face version 2. This interface was used in 2.0.x kernels,  does  not
              support  NCP/UDP,  does not have NDS authentication info storage and
              uses only 16bit uid/gid.
              If you have unusual ncpfs code in kernel and ncpmount is not able to
              autodetect it, use this option. It switches ncpmount to ncpfs inter-
              face version 3. This interface was used in kernels  from  2.1.30  to
              2.3.40 (laters 2.3.x and 2.4.x still supports this interface to make
              transition easier). This interface supports NCP/UDP, does  have  NDS
              authentication  info storage (if you uncomment it in kernel sources)
              and uses 16bit uid/gid.
              If you have unusual ncpfs code in kernel and ncpmount is not able to
              autodetect it, use this option. It switches ncpmount to ncpfs inter-
              face version 4. This interface is used in kernels after 2.3.40. This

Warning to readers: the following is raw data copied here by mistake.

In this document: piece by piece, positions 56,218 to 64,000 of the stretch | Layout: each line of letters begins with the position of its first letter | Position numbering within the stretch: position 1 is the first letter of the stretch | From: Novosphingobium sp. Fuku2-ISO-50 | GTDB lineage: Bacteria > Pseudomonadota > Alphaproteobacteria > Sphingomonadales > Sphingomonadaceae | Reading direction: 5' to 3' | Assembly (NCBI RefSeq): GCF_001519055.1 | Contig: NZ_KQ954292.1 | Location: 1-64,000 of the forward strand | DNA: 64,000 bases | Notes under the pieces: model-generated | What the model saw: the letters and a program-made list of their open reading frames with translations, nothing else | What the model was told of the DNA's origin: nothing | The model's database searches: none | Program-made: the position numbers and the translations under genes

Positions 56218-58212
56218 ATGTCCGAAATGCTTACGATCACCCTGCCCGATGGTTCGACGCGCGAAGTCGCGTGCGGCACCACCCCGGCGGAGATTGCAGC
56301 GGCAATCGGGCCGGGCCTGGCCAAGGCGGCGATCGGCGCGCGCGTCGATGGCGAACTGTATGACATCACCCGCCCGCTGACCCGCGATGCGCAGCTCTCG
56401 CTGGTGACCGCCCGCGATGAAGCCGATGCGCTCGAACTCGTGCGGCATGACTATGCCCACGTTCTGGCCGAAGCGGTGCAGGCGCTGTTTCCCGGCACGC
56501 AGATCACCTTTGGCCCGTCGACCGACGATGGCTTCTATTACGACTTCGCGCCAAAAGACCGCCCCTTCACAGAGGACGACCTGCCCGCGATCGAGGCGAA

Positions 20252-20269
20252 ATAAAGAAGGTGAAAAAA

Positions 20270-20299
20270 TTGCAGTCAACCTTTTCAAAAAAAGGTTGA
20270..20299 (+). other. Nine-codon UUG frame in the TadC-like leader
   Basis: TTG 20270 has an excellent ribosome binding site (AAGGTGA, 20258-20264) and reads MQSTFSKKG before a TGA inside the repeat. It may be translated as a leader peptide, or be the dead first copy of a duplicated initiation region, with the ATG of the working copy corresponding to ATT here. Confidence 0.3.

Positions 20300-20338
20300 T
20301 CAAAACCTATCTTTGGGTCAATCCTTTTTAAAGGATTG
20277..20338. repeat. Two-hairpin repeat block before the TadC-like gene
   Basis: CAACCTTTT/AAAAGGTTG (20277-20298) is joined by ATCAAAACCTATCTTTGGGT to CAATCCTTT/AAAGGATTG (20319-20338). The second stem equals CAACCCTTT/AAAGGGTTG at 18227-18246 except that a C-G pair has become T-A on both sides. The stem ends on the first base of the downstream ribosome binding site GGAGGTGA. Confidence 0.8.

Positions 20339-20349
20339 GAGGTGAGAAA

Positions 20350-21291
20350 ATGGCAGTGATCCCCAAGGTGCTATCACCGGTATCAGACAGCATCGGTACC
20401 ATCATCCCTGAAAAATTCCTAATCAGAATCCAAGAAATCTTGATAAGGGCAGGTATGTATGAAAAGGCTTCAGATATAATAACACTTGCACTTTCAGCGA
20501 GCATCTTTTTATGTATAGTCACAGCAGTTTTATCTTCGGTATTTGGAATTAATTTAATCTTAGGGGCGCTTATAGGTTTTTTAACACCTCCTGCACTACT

interface  supports NCP/UDP, does have NDS authentication info stor-
              age and uses 32bit uid/gid.
           -s (mount option strong)
              Normally, files marked read-only cannot be removed from NetWare vol-
              ume because of they are marked Delete Inhibit and Rename Inhibit. If
              you want to remove these files by simple unlink,  you  should  mount
              volume with this option.
           mount option nostrong
              Refuse  to remove read-only files. If you want remove such file, you
              must first remove read-only attribute. It is  standard  behavior  of
           mount option symlinks
              Use  special,  normally  unused,  attributes combinations to express
              symlinks, executable attributes and files readable by world.
           mount option nosymlinks